Bay update: Return of Dippy the Gull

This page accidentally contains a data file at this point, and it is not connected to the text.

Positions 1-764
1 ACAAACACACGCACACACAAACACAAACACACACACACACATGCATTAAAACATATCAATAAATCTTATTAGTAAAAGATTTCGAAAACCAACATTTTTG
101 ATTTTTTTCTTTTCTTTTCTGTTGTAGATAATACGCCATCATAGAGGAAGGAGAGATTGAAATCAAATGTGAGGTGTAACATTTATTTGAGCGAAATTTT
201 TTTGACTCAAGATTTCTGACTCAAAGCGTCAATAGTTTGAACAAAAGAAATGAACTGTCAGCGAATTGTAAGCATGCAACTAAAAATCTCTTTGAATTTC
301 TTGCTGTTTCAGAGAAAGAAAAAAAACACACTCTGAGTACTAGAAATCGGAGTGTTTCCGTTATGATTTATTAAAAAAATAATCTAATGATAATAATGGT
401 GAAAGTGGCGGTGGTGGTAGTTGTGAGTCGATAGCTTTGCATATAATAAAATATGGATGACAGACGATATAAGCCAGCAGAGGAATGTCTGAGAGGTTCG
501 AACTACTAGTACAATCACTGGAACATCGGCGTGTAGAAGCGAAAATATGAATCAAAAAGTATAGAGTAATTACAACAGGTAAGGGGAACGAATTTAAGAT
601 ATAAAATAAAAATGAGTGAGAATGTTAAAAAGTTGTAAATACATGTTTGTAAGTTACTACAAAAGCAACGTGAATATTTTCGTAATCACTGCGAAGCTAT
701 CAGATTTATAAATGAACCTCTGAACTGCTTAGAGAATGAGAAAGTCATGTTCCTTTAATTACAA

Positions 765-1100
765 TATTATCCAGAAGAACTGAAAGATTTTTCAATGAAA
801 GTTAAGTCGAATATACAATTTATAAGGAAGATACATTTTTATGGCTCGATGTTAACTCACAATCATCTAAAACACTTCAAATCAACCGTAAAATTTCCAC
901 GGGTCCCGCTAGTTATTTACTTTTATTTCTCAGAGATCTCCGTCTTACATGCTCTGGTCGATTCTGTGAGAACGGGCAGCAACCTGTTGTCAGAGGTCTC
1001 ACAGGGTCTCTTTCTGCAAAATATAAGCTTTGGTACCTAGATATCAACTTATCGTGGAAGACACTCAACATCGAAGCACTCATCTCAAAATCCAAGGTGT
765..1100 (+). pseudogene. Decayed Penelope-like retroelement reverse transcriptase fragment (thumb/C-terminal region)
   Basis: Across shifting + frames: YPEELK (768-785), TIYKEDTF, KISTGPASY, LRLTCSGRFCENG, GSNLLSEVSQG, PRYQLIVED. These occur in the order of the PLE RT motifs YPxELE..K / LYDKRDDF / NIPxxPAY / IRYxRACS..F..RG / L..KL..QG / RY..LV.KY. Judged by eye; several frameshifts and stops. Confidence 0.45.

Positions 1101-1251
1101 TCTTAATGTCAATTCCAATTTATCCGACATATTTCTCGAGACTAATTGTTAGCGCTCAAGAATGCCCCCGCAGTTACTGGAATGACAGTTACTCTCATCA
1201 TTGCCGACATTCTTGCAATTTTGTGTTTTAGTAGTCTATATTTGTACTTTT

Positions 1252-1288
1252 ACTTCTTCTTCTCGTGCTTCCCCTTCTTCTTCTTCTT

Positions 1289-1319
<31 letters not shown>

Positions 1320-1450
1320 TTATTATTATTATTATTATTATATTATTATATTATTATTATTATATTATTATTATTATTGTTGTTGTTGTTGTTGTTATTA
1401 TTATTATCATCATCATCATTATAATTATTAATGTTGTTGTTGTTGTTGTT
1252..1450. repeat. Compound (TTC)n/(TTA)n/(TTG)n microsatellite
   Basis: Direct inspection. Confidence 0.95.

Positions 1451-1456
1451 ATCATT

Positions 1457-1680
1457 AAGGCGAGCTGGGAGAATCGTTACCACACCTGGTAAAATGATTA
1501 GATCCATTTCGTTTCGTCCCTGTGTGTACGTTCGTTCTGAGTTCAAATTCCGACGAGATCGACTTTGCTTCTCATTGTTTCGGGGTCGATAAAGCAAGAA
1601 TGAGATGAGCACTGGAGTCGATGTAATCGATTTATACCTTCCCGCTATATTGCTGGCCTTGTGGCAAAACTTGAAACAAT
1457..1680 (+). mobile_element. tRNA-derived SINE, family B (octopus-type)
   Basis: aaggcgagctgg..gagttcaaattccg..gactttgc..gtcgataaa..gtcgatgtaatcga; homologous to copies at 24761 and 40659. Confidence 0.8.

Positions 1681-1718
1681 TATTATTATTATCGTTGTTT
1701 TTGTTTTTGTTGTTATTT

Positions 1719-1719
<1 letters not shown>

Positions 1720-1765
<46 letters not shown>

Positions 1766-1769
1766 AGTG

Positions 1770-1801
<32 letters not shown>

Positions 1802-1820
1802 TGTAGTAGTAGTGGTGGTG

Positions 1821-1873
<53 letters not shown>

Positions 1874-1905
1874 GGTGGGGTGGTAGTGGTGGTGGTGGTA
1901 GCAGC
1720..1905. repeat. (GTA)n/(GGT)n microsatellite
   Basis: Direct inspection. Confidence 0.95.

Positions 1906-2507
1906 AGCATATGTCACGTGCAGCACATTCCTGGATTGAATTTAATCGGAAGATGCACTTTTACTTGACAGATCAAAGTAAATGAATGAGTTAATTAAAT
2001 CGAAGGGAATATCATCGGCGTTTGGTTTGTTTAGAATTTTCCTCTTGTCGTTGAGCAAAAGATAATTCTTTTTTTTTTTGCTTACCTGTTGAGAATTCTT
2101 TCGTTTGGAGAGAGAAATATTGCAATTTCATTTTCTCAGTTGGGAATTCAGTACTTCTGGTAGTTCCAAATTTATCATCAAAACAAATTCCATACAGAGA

Arrival of Dippy the Gull OLYMPUS DIGITAL CAMERA IMG_2013 IMG_2021 IMG_2026 IMG_2032 IMG_2033 IMG_2034There is always something new and exciting to view with regard to marine-life on and around the beaches and waters of Alert Bay. Various bird species have been flying in and spending time, some moving off with others staying, among them increasing numbers of Gulls, Pacific and Common Loons, Pelagic Cormorants and an adult Double Crested Cormorant. In recent days, gulls and crows arrive early each morning with the tide being low to snack on krill that has washed up on the beach overnight; some mornings 60+ gulls have been counted feeding in one small specific area of beach. We have been keeping a watchful eye out for Dippy, an adult Glaucous-winged Gull who has spent the last two winters in the Bay, in particular directly out in front of where we live. The first time that Dippy caught our attention initially was in October 2011 when we noticed with dismay an adult gull with its tongue protruding through a slit in its throat. We continued to observe his visit through fall and winter and would watch closely when he came to drink regularly at the water bowl that we had left out for birds to drink from. In March 2012, Dippy departed along with most other gulls, we assumed to breed and nest and were delighted when he returned again last mid October. The pattern has continued into 2013 with his departure this year on March 23 and yesterday at 5:45 p.m., a gull hovering outside our kitchen window caught our attention and there he was! It was a real thrill to see him again and he was soon at the water bowl drinking, his tongue appears slightly more rolled and he is looking older in his winter plumage. This morning he was here again briefly but disappeared to feed and it will be interesting for us to watch as he adjusts to living back in the Bay again for the coming winter months. Also seen in the Bay since summer, a smaller species gull that we believe to be a California Gull (named Cali), its tongue also protrudes through its throat. We have come to the conclusion that this may be the result of gulls getting caught at the throat by fishing lures that are subsequently removed and the resulting tearing of tissues at the throat creates a slit that not having time to heal, the gull’s tongue passes through and is then unable to be retracted. Thankfully the two gulls that we have witnessed so far, appear to be in good health and are not encumbered while feeding. The sunset photo was taken last evening while the Gill Net boat photo’s were taken in the early light this morning when some boats returned to the Bay ahead of the gillnet fishing closure today.

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